US Secretary of State Antony Blinken met China’s top diplomat Wang Yi on Saturday amid rising tensions between the world’s biggest economies around the Chinese ‘spy balloon’ saga.
The top diplomats met at an undisclosed location on the sidelines of a global security conference in Munich. That was just hours after Yi scolded Washington as “hysterical” for shooting down the suspected spy balloon.
In an interview after the meeting, Blinken said he told Yi that a balloon’s flight over the US ‘can never happen again’. He also warned of consequences should China provide material support to Russia’s invasion of Ukraine.
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The spy balloon incident further complicated already frayed relations between the two superpowers. The dispute also came at a time when the West is closely watching Beijing’s response to the Ukraine war.
In an interview to be aired on Sunday morning on NBC News’ “Meet the Press with Chuck Todd,” Blinken said the United States was very concerned that China is considering providing lethal support to Russia.
Blinken said he made clear to Wang that “would have serious consequences in our relationship.”
“There are various kinds of lethal assistance that they are at least contemplating providing, to include weapons,” Blinken said, adding that Washington would soon release more details.
Speaking to reporters in a briefing call, a senior State Department official said China was trying to “have it both ways” by claiming it wants to contribute to peace and stability but at the same time taking “concerning” steps to support Russia’s invasion of Ukraine.
Blinken “was quite blunt in warning about the implications and consequences of China providing material support to Russia or assisting Russia with systematic sanctions evasion,” the senior official said, speaking on the condition of anonymity.
Russia and China signed a “no limits” partnership last February shortly before Russian forces invaded Ukraine. Their economic links have boomed as Moscow’s connections with the West have shrivelled.
The West has been wary of China’s response to the Ukraine war, with some warning that a Russian victory would colour China’s actions toward Taiwan. China has refrained from condemning the war or calling it an “invasion.”
No apology from China
Blinken and Wang’s meeting came hours after the top Chinese diplomat accused the US of violating international norms with “hysterical” behaviour by shooting down the balloon.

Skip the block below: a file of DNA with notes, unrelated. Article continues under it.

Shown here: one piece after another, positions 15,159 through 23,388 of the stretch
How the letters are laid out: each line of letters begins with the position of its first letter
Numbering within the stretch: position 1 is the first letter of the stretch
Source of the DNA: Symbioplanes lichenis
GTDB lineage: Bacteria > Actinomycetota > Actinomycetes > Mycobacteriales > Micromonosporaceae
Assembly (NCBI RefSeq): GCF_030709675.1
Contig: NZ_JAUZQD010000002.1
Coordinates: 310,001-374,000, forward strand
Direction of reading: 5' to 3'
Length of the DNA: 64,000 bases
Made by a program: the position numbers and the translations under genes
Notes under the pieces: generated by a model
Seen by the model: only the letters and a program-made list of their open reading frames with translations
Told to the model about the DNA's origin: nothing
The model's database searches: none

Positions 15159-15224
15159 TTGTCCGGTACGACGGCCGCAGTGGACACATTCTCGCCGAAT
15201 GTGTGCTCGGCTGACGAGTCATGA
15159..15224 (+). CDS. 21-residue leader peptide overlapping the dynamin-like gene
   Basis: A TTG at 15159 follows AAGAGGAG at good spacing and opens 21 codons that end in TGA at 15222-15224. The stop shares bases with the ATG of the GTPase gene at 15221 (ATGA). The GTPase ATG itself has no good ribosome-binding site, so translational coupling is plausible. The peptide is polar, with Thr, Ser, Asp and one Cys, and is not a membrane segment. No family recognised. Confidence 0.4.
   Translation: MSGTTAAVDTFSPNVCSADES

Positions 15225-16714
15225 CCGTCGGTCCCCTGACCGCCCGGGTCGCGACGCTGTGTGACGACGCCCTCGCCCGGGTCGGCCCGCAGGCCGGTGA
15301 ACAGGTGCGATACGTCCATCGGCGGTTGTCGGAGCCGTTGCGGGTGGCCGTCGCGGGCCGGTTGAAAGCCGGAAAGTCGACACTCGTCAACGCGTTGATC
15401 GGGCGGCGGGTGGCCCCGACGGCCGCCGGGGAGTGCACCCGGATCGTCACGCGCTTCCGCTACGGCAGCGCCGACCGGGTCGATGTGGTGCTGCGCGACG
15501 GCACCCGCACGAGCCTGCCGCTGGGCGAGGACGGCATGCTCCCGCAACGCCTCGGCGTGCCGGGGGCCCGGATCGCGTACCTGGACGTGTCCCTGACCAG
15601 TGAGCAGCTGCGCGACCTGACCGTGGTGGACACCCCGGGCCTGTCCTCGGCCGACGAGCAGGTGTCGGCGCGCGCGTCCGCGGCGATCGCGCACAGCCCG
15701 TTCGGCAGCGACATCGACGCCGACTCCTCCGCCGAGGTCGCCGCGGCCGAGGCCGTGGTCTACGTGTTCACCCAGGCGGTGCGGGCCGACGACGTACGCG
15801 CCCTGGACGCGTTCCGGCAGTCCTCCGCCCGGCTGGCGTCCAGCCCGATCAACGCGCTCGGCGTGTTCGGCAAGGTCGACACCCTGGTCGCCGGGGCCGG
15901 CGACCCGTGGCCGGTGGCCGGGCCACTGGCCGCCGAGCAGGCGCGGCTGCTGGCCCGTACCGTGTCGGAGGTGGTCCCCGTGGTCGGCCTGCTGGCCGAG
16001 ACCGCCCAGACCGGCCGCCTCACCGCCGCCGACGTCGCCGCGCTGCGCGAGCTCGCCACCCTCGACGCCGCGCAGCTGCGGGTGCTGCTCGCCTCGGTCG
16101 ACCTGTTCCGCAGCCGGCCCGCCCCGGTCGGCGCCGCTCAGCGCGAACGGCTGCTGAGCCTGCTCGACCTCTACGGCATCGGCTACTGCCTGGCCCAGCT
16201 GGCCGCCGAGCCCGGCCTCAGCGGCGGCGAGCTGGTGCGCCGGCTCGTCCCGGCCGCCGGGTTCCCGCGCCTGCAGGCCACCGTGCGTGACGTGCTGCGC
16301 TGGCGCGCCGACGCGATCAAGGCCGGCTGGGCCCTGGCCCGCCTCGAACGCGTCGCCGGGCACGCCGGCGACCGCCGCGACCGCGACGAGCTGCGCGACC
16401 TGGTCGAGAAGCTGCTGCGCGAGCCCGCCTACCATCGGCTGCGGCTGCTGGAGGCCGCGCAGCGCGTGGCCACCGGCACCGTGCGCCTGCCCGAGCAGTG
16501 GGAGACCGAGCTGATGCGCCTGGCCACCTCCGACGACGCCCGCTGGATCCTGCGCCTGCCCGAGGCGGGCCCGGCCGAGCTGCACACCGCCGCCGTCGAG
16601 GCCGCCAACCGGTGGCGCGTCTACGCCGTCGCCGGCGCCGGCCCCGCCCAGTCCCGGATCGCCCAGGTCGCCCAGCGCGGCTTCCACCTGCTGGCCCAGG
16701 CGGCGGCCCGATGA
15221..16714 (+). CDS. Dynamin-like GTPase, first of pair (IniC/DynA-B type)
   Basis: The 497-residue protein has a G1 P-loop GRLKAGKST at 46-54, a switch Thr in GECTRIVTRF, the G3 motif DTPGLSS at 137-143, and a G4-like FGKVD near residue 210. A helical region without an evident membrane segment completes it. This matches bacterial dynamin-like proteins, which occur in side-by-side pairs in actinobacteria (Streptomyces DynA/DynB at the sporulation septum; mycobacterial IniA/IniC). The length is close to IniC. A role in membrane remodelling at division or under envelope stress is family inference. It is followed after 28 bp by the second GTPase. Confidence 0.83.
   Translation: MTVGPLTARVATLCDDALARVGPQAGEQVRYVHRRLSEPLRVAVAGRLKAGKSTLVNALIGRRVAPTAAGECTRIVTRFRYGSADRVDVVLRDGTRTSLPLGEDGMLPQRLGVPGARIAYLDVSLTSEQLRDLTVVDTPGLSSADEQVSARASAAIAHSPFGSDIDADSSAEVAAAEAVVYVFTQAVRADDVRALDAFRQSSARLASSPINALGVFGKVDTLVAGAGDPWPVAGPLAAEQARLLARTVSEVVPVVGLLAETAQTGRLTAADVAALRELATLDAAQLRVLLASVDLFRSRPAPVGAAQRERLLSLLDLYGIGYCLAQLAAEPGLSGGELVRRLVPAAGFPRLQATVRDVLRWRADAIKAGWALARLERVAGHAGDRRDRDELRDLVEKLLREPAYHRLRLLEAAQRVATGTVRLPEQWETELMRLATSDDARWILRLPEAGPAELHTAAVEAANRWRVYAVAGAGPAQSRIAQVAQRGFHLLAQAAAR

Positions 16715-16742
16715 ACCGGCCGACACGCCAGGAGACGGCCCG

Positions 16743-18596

“To have dispatched an advanced fighter jet to shoot down a balloon with a missile, such behaviour is unbelievable, almost hysterical,” Wang said at the security conference.
“There are so many balloons all over the world, and various countries have them. So, is the United States going to shoot all of them down?” he said.
Questions had swirled as to whether Blinken and Wang would use the gathering in Munich as a chance to reengage in-person and the US State Department only confirmed the hour-long meeting after it had ended.
In the interview with NBC, Blinken said Wang did not apologise for the balloon’s flight.
“I told him quite simply that that was unacceptable and can never happen again,” Blinken said, referring to the balloon’s violation of US air space.
“There was no apology,” he said.
The balloon’s discovery had prompted Blinken to postpone a planned visit to China earlier this month. In the interview he said there was no discussion with Wang on rescheduling that trip.
‘No trust between US-China’
On its part, Washington has been hoping to put a “floor” under its relations with China. Ties between the two had hit a dangerous low in August following then-US House Speaker Nancy Pelosi’s visit to Taiwan.
But Craig Singleton, a China expert at the Foundation for Defense of Democracies in Washington, said while Wang’s comments at the conference were likely aimed at deflecting embarrassment over the balloon incident, the lack of a strong response from Washington “increases China’s appetite for risk in future disputes.”
“Blinken and Wang’s meeting will not change the downward trajectory in the US-China relationship. It’s clear there is almost no trust between the two sides,” Singleton said.
Meanwhile, the Pentagon’s top China official, Deputy Assistant Secretary of Defense Michael Chase, reached Taiwan on Friday, two sources familiar with matter said.
The visit could worsen tensions between the two countries, as China has repeatedly demanded that foreign officials not visit Taiwan.
- Reuters, with additional editing by Vishakha Saxena
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